The common mourning bee is a solitary bee with some interesting habits. Their Latin name is Melecta albifrons and can be found in southern parts of the British Isles. Males and females measure roughly 13mm long and are mostly black, except for the females that have white hairs on their legs and abdomen.
This is a spring bee & tends to nest from March to June in areas where its host is also nesting. This will be in areas like greenspaces in built up areas, outside spaces and soft cliff faces. You will find the common mourning bee where ever you find the Hariy Footed Flower bee who host their young.
Nesting Habits of the Common Mourning Bee
Unlike most bees, the Common Mourning Bee is a nest parasite known as a cleptoparasite. They will lay their eggs in the nest of a hairy-footed flower bee. They will hatch before the host’s young and consume them along with the pollen stores. Then, in the following spring, they will emerge as adults. Just because solitary bees like this one do not make honey does not mean they are not good pollinators. On the contrary, these bees also carry out a tremendous amount of cross-pollination in their daily lives, actual busy bees!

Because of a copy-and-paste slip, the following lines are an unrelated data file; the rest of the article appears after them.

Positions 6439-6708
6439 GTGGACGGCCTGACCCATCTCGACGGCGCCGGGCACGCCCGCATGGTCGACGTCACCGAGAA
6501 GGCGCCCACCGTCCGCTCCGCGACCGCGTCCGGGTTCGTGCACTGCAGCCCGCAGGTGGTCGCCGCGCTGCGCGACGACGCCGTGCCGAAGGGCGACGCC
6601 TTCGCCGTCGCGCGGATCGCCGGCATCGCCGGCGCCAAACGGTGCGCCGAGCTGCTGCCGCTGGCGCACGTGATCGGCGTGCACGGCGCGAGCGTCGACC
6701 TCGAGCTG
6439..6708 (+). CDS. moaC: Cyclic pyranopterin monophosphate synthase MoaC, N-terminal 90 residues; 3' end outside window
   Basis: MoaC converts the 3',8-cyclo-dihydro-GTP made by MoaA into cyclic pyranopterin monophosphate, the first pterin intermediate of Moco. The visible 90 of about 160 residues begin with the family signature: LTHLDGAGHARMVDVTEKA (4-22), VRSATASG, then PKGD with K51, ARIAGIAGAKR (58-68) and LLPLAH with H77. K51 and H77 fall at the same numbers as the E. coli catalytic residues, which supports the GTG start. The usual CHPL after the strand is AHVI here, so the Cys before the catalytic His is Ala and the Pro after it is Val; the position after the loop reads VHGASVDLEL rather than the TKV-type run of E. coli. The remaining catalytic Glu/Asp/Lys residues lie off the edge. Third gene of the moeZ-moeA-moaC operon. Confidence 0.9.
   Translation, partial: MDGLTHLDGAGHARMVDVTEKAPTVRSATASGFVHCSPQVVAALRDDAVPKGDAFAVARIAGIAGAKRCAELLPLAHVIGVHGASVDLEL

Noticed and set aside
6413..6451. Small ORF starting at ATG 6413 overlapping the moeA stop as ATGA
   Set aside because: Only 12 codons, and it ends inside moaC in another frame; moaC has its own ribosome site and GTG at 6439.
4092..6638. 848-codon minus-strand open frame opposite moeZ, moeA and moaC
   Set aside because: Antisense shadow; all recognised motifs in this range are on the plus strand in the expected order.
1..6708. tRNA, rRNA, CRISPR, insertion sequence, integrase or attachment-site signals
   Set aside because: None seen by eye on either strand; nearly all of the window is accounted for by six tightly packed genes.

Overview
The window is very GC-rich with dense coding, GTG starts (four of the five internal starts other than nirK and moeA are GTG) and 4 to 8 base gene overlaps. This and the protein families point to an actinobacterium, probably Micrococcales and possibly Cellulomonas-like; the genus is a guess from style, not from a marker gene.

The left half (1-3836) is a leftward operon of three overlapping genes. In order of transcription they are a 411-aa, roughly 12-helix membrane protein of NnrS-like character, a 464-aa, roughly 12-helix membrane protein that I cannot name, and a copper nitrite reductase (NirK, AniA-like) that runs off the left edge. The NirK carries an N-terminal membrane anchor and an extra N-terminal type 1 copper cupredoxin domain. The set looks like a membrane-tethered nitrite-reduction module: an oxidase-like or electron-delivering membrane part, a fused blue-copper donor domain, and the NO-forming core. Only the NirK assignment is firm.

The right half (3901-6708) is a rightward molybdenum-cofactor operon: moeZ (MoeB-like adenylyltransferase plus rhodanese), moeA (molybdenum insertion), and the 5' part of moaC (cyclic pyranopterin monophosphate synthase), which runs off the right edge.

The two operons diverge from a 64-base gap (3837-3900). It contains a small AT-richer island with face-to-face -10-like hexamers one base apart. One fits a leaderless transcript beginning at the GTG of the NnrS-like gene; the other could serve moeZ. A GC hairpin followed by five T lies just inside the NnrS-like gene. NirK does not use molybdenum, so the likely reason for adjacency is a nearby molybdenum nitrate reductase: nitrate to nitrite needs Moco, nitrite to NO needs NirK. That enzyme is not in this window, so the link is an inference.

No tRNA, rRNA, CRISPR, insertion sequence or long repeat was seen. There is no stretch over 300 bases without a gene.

How To Identify A Common Mourning Bee
This species of bee are easily identifiable as they have furry white collar and an all-black body. The females have white spots along the abdomen. However, these can be grey, making it harder to identify them. Males will have a yellow hue to the white hairs on the legs and abdomen of the bee.